A number of years ago I interviewed at long distance David Noton, eminent landscape photographer, when his book Waiting for the Light was published. It has become one of the books that I constantly pick off my shelf when I feel the need for inspiration. Here is the article I wrote and which was adapted for use in Australian Photography magazine when it was combined with another interview which I did, again at long distance, with Tom Mackie, another equally eminent landscape photographer.

 

It was a cold November day in England’s Lake District with regular showers from the jumbled clouds that scudded over a landscape filled with the glowing colours of late autumn. I was on a weekend workshop with Charlie Waite, one of England’s finest landscape photographers and it was then as I stood guard over my tripod mounted camera with a plastic bag hood over it that I learnt that most valuable lesson for the making of landscape photographs — “wait for the light”. When the light did eventually come, it was fleeting but I got the shot. It was worth the wait.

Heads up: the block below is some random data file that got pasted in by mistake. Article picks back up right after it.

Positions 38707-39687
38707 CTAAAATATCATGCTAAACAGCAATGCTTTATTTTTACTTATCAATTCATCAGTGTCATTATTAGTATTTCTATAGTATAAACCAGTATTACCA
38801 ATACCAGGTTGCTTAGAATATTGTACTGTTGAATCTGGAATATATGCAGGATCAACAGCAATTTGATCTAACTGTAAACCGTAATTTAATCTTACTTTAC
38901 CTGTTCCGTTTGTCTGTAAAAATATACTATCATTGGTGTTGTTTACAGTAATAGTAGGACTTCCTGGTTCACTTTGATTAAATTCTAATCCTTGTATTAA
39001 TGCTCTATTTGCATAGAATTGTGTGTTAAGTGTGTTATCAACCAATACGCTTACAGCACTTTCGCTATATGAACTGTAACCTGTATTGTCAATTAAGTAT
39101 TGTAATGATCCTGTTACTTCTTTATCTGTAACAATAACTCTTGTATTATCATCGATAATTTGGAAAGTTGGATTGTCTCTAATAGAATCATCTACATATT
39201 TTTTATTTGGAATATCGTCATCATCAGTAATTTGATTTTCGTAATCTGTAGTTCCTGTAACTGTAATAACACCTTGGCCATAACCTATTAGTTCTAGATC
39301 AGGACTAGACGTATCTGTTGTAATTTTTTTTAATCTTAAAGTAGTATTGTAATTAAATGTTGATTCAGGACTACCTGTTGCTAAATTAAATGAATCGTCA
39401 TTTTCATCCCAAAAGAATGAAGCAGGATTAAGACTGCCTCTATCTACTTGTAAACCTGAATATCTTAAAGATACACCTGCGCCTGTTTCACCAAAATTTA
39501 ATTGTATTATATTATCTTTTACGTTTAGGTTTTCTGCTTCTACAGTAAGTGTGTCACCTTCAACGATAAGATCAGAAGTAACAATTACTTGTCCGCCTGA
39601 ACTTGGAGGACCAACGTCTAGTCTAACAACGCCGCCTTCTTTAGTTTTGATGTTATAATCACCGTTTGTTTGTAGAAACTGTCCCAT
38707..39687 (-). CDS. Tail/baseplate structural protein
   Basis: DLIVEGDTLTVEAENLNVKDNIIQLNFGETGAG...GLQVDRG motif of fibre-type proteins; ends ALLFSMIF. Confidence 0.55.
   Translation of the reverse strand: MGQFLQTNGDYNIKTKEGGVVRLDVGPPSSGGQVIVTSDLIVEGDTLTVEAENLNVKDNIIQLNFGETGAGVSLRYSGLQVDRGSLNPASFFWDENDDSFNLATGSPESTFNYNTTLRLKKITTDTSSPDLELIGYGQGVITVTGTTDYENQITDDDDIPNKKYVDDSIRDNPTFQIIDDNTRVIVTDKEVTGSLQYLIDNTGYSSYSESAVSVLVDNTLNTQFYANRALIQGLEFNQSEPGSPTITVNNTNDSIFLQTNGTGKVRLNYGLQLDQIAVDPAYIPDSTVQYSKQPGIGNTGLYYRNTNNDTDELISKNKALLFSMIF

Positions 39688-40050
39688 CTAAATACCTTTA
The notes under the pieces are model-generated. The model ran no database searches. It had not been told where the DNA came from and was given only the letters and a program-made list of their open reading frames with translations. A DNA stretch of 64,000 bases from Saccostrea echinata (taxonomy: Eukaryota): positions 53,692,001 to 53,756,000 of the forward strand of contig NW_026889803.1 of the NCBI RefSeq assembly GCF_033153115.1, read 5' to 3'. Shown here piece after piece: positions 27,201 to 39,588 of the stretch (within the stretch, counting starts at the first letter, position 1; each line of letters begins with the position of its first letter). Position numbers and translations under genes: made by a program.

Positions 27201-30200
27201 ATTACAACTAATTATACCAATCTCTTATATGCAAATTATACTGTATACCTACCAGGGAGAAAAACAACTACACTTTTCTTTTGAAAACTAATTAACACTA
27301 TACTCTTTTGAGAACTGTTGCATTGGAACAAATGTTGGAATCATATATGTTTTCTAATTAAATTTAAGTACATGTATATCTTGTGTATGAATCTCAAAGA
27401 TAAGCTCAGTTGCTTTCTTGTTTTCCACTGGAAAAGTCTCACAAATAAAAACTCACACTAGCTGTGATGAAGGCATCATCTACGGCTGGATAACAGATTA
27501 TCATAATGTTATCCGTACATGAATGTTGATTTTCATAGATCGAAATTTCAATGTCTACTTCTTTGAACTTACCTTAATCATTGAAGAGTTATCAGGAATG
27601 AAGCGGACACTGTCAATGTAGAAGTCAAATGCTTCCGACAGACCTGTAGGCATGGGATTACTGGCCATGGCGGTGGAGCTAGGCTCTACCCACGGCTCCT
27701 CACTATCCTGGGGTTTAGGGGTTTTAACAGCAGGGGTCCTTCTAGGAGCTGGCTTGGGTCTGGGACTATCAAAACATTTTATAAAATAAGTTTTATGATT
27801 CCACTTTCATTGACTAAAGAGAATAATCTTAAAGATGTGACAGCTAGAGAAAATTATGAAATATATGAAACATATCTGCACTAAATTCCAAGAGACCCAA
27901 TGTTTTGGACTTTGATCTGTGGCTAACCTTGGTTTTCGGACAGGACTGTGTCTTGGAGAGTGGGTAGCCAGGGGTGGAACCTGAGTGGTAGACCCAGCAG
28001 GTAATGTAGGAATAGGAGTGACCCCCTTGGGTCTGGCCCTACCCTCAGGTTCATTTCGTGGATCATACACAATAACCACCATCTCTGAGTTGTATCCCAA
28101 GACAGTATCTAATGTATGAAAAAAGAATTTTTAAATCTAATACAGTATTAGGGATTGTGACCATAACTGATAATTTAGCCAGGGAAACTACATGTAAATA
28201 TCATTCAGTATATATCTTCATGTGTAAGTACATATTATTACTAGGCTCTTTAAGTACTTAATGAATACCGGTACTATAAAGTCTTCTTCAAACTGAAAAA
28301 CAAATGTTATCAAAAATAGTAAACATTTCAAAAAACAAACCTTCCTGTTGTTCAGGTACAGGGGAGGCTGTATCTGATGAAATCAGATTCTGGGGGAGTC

When I heard that David Noton, another of England’s fine landscape photographers, had written a book called Waiting for the Light I couldn’t wait to get my hands on it. I had known of David’s work for many years and during the time I spent in England a few years ago, I had read his articles in the photographic press with enthusiasm.

 

 

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David Bigwood is a writer and photographer. He is a member of the Australian Society of Authors and has qualified as a Licentiate of the Royal Photographic Society (LRPS).

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